By a vote of six to one, the Oak Valley Hospital Board of Directors decided to close the obstetrics unit of the hospital that has delivered babies since the early 1970s.
Hospital CEO John McCormick made the recommendation back on Jan. 23, claiming the unit was losing $750,000 per year.
“This is a loss we can no longer absorb,” McCormick wrote in his report for the board vote. “It pains me to make this statement, but I recommend the Board authorize the closing of the Obstetric Department in July 2013 or sooner if warranted.”
Board President Dan Cummins acknowledged to the audience that the vote was a very emotional topic.
“I can say with complete confidence that this board has been through a very difficult and emotional process in determining our vote on the subject,” Cummins said. “But, nobody on this board has the luxury of voting our emotions. We must take all the facts into consideration.”
Cummins said he had to take into account the well-being of the entire district and the future of the hospital in determining his vote.
Board member Dr. Edward Chock reminded the gathering that he had been practicing medicine in the area for a great while and listened to those that spoke at the two public forums held over the last two weeks but had to look at the district as a whole.
“We have no other choice but to close this department,” Chock said. “With a financial loss of this magnitude it’s just not sustainable without compromising our ability to provide services to the community.”
Chock motioned for the vote on the matter.
Longtime board member Bob Wikoff seconded the motion, but wanted to make a statement prior to casting of the votes.
Wikoff questioned if the district had sufficiently marketed the hospital to significant Oakdale employers such as the school district, Oakdale Irrigation District or Sconza Candy, whose health plans send insured patients to other area hospitals.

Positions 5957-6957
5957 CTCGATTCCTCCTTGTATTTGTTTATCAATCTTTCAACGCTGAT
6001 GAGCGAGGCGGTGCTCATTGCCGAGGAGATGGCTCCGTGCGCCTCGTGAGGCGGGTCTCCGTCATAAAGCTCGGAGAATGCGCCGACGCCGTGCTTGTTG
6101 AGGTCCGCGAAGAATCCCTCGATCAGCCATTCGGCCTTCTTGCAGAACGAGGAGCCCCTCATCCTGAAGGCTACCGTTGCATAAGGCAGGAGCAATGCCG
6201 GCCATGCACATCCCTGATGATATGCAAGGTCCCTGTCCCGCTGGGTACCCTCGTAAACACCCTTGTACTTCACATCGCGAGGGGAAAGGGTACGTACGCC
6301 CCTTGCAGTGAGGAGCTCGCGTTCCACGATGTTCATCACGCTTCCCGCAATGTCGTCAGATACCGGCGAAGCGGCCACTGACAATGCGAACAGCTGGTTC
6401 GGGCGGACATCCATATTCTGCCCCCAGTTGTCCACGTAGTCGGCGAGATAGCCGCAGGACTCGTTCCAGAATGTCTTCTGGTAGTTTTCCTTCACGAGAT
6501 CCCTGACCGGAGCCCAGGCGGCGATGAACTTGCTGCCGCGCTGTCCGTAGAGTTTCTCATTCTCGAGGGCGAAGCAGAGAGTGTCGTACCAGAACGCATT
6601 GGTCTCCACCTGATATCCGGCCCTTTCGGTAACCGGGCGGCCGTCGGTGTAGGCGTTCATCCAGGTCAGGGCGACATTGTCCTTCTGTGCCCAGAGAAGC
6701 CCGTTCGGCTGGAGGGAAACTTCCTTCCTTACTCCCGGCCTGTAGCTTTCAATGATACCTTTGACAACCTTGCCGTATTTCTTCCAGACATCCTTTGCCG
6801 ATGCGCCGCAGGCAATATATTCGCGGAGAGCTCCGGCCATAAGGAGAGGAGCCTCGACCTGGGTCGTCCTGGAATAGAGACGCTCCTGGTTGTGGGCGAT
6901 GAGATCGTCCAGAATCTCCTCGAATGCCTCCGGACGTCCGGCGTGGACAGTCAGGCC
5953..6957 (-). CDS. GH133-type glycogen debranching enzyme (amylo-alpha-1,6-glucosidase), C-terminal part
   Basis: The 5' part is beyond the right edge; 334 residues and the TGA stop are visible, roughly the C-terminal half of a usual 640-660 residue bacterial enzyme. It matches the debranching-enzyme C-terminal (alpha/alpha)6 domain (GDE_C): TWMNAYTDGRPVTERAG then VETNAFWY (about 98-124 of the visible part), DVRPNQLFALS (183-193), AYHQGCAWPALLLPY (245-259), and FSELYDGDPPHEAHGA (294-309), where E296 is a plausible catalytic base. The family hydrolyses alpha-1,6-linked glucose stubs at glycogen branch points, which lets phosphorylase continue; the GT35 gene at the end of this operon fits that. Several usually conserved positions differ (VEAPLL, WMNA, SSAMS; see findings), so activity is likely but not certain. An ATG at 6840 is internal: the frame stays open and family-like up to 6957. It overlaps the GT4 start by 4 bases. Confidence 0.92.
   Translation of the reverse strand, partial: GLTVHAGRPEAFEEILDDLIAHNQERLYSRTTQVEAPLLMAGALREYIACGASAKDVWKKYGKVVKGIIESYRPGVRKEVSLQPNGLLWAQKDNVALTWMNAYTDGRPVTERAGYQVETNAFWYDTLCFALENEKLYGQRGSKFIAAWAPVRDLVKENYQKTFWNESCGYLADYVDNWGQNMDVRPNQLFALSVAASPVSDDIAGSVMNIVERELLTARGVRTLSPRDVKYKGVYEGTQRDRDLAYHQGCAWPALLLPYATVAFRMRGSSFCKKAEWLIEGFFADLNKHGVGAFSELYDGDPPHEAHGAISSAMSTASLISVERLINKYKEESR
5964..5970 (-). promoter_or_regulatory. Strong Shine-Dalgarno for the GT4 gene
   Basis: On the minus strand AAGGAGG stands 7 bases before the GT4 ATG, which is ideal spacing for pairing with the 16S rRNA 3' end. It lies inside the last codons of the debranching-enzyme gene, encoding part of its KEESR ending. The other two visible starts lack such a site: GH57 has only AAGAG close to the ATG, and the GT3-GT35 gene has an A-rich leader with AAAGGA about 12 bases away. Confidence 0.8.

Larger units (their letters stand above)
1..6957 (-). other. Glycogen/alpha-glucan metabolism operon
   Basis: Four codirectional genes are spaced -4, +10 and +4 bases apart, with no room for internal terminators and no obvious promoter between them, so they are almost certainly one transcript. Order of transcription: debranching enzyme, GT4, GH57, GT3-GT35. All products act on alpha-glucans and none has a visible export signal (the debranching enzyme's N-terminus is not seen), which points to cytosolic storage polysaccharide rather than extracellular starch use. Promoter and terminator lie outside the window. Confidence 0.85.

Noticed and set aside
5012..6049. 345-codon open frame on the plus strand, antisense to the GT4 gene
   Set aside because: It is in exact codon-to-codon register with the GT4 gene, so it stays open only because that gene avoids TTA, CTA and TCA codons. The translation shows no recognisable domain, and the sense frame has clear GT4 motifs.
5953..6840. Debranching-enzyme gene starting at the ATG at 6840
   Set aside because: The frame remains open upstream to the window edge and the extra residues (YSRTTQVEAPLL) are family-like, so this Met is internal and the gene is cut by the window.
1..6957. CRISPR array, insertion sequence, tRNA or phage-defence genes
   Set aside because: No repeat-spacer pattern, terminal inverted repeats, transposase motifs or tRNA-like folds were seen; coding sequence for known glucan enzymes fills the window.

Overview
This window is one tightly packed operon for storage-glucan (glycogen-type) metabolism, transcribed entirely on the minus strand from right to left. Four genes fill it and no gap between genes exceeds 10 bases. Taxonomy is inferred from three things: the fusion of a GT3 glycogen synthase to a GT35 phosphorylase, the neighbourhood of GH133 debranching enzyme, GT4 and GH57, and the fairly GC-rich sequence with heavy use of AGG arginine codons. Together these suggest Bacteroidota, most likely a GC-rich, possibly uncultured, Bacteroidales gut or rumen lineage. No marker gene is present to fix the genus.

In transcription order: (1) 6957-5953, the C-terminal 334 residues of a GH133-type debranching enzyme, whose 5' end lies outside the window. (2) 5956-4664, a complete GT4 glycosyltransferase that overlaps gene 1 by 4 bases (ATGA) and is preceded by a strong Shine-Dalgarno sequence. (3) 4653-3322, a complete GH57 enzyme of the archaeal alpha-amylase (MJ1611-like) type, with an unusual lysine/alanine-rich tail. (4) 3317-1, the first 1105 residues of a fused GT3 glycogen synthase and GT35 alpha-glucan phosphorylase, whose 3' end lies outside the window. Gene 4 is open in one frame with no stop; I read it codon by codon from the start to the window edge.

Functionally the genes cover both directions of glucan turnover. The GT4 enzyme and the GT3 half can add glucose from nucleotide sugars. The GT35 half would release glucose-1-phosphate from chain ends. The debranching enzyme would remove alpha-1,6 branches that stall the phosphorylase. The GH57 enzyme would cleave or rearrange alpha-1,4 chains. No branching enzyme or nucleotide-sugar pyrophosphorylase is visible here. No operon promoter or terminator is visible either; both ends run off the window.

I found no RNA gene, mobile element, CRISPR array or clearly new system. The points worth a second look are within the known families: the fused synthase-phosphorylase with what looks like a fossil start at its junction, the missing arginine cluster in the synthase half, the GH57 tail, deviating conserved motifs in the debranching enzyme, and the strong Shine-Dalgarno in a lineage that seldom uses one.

“What have we done to get them to use Oak Valley Hospital?” Wikoff asked. “We’ve dropped the ball on lots of areas that could have helped the hospital.”
“We can’t point fingers and lay blame,” Cummins responded. “We have to keep our core healthy. Being financially responsible trumps the idea of keeping a department open.”
By a vote of six to one, with Wikoff casting the dissenting vote, the board voted to close the department by July 2013.
“This is a very sad day,” muttered Oak Valley Foundation Representative Saundra West, who during the public comment of the meeting announced the donation of two ambulances to the hospital.
After the meeting, Wikoff said he knew how the vote was going to go. He said he had a concern that other doctors, those involved in obstetrics, weren’t at the meeting.
Last year the Oak Valley Hospital was the birthplace of 217 babies.
As part of the evening, McCormick also recommended closing two off-site clinics and announced that the sleep center was in the midst of being sold.
“Neither of these clinics fit into our long range plans,” McCormick said.
The hospital will continue to provide prenatal care and emergency room services for birthing, but patients will have to go to local hospitals in Modesto, Turlock, Manteca or another location for planned births.